Hand Surgery Frequently Asked Questions
The term arthritis describes a condition characterized by degeneration of the cartilage around one or more joints. It can be caused by systemic illnesses, such as rheumatoid arthritis or gout. Osteoarthritis refers to the degeneration of cartilage around a joint which is not linked to a systemic illness. This is usually secondary to previous injury, infection, or just use of the joint over time.
At Advanced Hand Surgery we treat osteoarthritis in the joints of the hand: The prevalence of osteoarthritis of the hand increases with age. It is more common in men than women until women reach menopause. The most commonly affected joints are those in the fingers and the base of the thumb.
One does not have to suffer from the pain of osteoarthritis in the hand. There are a variety of successful surgical and nonsurgical modalities which can bring relief to patients suffering from this common disorder.
Following injury, changes occur to a nerve both proximal and distal to the area. Distal to the injury, the nerve undergoes degeneration. Damaged parts of the nerve begin to sprout and travel distally to try to repair the nerve.
The development of modern microsurgical techniques along with better understanding of nerve injury and regeneration has resulted in improvements in nerve repair following injury. There are three main nerves which provide motor control and sensation to the hand and forearm: Median, Ulnar, and Radial.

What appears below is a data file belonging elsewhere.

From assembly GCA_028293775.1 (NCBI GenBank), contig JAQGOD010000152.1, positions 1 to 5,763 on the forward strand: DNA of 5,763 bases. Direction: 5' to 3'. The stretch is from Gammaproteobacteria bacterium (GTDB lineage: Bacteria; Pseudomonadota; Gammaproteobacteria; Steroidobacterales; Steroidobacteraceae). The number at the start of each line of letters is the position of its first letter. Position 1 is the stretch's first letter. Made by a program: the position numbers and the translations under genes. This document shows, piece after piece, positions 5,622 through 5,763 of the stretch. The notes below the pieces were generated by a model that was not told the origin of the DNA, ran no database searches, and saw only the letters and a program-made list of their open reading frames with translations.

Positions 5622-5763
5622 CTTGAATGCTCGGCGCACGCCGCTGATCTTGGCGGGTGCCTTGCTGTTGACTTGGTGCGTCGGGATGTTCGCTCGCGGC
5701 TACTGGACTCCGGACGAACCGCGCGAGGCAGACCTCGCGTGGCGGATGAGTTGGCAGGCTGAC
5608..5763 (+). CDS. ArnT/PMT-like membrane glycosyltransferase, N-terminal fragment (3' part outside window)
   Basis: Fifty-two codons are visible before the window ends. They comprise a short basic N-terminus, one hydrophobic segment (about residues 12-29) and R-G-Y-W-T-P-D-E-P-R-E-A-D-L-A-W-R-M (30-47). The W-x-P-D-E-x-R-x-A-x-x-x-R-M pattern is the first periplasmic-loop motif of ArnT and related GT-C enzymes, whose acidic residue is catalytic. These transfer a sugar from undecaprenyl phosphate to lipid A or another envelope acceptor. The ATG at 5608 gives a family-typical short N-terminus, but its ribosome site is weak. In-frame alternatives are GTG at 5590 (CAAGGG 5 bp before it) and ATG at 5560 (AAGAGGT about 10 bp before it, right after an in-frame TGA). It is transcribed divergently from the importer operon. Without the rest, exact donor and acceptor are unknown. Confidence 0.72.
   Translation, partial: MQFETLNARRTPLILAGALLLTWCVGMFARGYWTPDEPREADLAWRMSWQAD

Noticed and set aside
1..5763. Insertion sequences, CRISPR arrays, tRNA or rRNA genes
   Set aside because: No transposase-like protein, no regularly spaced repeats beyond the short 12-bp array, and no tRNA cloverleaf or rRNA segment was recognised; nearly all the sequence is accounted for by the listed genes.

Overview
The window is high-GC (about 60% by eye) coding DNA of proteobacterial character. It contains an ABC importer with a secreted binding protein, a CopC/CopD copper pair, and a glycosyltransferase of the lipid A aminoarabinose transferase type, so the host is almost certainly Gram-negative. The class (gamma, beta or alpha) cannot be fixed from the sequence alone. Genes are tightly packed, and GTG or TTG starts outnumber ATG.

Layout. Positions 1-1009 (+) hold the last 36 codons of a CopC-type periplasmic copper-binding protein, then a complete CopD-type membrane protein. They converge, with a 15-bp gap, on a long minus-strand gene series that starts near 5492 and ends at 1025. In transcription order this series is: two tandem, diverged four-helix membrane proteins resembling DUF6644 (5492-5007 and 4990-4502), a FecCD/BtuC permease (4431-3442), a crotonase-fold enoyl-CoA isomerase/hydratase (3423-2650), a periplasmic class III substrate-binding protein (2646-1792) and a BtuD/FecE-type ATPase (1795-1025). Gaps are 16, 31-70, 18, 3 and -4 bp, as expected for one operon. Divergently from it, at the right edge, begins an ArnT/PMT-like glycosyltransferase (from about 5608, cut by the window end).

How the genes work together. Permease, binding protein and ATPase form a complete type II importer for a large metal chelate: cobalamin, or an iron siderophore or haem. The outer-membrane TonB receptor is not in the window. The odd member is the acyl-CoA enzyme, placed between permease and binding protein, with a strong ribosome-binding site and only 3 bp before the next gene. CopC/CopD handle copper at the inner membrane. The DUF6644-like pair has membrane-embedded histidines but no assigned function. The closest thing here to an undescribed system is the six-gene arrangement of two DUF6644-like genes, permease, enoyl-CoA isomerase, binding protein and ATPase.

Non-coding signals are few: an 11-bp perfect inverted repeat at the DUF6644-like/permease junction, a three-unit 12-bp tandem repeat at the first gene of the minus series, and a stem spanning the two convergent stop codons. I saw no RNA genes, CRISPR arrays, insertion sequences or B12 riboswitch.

Several treatments are available for Dupuytren’s disease. However, surgery may not be indicated immediately upon making the diagnosis. Isolated nodules or knuckle pads may be followed if they do not interfere with hand function.
There are currently two non-surgical treatments for Dupuytren’s Disease: needle aponeurotomy and collagenase injection (Xiaflex).
Needle aponeurotomy-this is an office procedure where a needle is used to make multiple passes through the abnormal tissue in the palm to weaken it. Then, the Dupuytren’s cord can be ruptured. This procedure does not remove the diseased tissue but can be repeated if needed. It is most appropriate for patients with a small area of disease or those who cannot undergo surgery.
Collagenase injection (Xiaflex)-this is a procedure where and enzyme is injected into the diseased tissue. The enzyme breaks up the collagen in the cord, allowing finger extension after 24 hours. The risks of this procedure include bruising, numbness, and allergic reaction. Some patients require more than one injection for complete release. The enzyme is often covered by insurance.
The recurrence rate for both needle aponeurotomy and collagenase injection may be higher than surgery, as the diseased tissue is not removed.
Surgery is indicated when there is loss of function or progression of the disease. The functional disability usually results from flexion contractures of any or all of the three digital joints, especially the proximal interphalangeal. Patients with mainly cosmetic concerns are discouraged from having surgery.